It's inexcusable for law enforcement to make mistakes like this one in Washington where sheriffs raided the wrong house looking for porn.

The irate homeowner told by The Spokesman-Review, which did not identify him at his request, that deputies dumped out drawers, went through his wallet and checkbook, seized computers, CDs, floppy disks, VHS tapes and other material and refused to clean up the mess in the raid Sept. 27.

Half a dozen sheriff's vehicles converged on the house, and after taking photographs outside Hines told officers within hearing of the neighbors, "Now let's go inside and get some porn," the owner said. ...

[Spokane County Sheriff Ozzie D.] Knezovich said he plans to adopted a more structured system for checking facts in search warrants, adding that [Detective Timothy D.] Hines probably would not be disciplined.

"I could see it if it was a blatant lack of diligence," the sheriff said, "but sometimes things like that happen. A number can get transposed."

Ridiculous. As atrocious as the incident is, the unnamed victim is far better off than Cory Maye, who is awaiting execution for killing a cop because the police raided the wrong house. Writes Orin Kerr:

The remarkable part of the case is that it seems pretty likely that Maye was acting in self-defense. The police broke into Maye's apartment at night while executing a warrant for drugs, but apparently they had the wrong apartment. Specifically, the police didn't realize that the apartment had been divided into two units, and — at least according to blog reports — Maye was in one and the drugs were in the other.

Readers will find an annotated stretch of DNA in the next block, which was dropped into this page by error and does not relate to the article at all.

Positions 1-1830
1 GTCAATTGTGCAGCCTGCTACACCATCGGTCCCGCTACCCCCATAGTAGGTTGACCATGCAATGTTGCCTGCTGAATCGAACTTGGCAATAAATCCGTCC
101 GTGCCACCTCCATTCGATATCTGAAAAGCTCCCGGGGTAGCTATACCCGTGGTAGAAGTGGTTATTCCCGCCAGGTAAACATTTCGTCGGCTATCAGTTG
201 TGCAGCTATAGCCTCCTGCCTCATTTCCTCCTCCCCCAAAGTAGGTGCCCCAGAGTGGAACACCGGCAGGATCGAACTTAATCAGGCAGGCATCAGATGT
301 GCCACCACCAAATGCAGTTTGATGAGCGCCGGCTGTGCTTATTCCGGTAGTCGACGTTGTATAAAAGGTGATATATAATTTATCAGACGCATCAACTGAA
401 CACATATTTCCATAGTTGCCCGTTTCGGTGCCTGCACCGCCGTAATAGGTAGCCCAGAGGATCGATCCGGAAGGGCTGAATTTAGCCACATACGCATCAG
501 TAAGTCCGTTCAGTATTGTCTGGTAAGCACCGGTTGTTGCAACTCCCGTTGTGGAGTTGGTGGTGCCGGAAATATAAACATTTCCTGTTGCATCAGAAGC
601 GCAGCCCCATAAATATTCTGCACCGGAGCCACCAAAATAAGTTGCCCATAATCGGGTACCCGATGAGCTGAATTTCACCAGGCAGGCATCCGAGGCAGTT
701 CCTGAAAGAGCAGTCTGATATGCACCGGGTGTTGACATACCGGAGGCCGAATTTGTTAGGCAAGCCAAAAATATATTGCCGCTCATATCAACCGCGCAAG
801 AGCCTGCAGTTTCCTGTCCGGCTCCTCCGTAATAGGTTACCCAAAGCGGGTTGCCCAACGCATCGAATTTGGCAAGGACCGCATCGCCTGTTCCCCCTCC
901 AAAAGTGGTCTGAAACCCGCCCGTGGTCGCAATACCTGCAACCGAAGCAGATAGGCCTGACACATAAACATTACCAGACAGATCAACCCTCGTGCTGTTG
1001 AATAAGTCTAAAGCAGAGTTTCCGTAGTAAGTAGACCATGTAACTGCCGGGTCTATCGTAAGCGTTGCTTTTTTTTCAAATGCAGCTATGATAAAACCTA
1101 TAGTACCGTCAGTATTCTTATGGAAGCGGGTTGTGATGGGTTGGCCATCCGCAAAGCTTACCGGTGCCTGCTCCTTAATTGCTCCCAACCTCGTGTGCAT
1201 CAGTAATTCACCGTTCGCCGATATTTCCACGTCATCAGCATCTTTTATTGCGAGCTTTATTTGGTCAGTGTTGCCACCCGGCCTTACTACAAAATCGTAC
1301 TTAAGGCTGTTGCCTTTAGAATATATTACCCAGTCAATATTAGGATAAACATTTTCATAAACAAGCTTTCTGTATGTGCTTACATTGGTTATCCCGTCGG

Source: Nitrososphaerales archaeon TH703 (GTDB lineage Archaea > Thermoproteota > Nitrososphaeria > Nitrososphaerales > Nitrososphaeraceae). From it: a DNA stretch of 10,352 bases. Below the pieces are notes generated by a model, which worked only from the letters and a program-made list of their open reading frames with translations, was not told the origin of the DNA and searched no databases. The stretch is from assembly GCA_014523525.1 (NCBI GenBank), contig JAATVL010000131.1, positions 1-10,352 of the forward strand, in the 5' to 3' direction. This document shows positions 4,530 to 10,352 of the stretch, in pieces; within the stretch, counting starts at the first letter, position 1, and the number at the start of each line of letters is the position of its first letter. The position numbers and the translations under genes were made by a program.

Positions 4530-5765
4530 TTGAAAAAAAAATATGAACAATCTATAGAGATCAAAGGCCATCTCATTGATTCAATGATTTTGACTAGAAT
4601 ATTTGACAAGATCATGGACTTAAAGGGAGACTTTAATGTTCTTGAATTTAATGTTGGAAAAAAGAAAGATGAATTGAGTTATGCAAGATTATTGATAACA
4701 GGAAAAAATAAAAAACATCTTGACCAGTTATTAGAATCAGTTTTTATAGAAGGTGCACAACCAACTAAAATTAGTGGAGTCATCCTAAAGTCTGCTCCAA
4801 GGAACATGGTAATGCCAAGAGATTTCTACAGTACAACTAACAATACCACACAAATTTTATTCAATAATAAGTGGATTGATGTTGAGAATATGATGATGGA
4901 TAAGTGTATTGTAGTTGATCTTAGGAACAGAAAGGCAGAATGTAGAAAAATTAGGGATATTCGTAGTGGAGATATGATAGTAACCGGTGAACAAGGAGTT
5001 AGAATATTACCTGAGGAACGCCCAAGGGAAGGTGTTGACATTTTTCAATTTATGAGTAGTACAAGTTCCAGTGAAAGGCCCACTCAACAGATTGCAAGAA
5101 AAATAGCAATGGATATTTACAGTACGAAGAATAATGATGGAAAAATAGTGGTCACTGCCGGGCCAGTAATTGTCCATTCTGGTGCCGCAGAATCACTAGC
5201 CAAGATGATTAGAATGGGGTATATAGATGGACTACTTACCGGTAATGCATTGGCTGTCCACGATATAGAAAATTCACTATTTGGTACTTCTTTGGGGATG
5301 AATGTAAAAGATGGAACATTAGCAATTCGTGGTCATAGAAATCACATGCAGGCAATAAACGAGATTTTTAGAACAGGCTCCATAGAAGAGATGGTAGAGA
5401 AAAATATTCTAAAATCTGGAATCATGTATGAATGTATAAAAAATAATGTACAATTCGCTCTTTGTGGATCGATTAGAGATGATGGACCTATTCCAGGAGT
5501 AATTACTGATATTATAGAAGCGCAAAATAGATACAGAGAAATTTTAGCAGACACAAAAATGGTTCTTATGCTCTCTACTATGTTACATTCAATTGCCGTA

According to Maye's testimony at trial, as reported in the Hattiesburg American on Jaunary 23, 2004, Maye had no idea that the people breaking in to his apartment were cops, and shot the intruder to protect his young daughter:

Cory Maye, 23, said he was asleep on a chair in the living room of his Prentiss apartment as his 14-month-old daughter slept in the bedroom when he heard a loud crash at his front door.

"I immediately ran to my daughter's room, got a pistol, put in a magazine and chambered a round," said Maye, who is on trial for capital murder in Marion County. "As I laid on the floor by the bed, I heard kicks at the back door. I was frightened, I thought someone was trying to break in on me and my daughter."

Maye testified that it was dark in his apartment when he heard someone breaking into the back door, which was located in the bedroom.

"That's when I fired the shots," Maye said. "After I fired the shots, I heard them yell 'police! police!' Once I heard them, I put the weapon down and slid it away. I did not know they were police officers."

Far worse than irritated neighbors and a disheveled home.



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